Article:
James Saft is a Reuters columnist. The opinions expressed are his own
HUNTSVILLE, Ala. – Tim Geithner went a very long way on Friday to accomplish very little, flying to Poland to pitch to the assembled euro zone finance ministers the same tactics that have worked so poorly in the U.S.
Faced with another debt problem, Geithner once again proposed more debt as the solution, suggesting that Europe should leverage its EFSF bailout fund so it can have enough firepower to buy up the debts of weak euro zone nations. This mislabels a debt problem as a price problem, and is an almost exact analogue to the U.S.’s own tactics in addressing its own financial system problem — creating leveraged funds to buy up toxic debt and thereby massage the balance sheets of banks.
This is the deflationary equivalent of reacting to runaway inflation by deciding to lop a zero off the end of prices; things will appear better but the underlying issue is not resolved. This is borne out in the U.S., where private fortunes continue to be made in banking, but where the system is unable to play its role in capital intermediation. Many lenders are still wary, rightly, of funding U.S. banks and are unconvinced that the toxic debt problem is gone for good.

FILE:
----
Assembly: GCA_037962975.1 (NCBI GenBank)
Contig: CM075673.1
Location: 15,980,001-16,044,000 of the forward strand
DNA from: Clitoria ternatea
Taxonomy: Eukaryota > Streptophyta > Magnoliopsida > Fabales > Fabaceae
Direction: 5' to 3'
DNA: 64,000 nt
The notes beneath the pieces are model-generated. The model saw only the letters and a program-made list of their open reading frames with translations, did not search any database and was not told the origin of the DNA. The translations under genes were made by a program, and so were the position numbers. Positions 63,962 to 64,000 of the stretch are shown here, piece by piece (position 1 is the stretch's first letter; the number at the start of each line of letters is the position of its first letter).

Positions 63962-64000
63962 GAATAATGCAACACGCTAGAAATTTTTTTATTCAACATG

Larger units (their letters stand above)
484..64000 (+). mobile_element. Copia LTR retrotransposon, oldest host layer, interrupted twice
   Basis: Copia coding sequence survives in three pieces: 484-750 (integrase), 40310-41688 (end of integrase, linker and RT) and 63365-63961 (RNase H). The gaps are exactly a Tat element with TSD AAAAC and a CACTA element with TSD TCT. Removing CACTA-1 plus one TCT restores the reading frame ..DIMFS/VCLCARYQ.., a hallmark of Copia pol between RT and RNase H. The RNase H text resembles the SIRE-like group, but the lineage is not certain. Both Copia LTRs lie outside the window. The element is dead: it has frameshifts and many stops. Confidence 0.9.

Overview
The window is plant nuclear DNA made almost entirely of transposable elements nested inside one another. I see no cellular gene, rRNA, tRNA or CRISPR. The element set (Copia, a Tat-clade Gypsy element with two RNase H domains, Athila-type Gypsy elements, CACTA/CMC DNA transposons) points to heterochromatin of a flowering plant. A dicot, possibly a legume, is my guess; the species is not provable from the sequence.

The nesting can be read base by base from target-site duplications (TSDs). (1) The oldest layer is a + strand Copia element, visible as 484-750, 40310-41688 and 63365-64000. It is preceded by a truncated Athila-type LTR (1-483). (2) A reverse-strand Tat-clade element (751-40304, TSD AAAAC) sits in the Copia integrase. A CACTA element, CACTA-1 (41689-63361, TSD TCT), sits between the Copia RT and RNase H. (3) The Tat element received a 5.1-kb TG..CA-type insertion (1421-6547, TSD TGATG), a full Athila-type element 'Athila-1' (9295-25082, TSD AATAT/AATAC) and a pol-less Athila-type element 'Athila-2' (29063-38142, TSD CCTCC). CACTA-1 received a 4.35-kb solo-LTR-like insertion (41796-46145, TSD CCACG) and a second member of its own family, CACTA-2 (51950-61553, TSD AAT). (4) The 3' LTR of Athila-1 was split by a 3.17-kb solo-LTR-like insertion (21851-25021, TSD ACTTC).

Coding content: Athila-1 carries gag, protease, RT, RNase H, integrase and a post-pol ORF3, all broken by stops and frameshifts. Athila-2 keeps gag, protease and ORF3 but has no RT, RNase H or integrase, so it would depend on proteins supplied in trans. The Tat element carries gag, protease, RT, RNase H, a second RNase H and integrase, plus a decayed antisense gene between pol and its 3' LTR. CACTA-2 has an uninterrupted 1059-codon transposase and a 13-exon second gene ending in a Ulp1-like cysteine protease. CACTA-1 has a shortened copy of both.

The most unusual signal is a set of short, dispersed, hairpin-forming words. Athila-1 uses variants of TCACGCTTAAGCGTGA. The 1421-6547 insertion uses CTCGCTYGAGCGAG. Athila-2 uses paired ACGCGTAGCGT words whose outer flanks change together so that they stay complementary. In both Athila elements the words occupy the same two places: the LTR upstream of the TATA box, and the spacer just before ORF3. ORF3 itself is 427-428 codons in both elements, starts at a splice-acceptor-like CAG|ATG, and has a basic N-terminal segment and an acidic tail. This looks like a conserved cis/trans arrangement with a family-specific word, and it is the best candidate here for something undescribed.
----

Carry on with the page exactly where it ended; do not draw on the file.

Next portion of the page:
The Europeans don’t appear to be buyers either. “We are not discussing the expansion or increase of the EFSF with a nonmember of the euro area,” said Jean-Claude Juncker, the chairman of the Eurogroup.
He also ruled out any further fiscal stimulus, something Washington has also called for. “Fiscal consolidation remains a top priority for the euro area,” he said.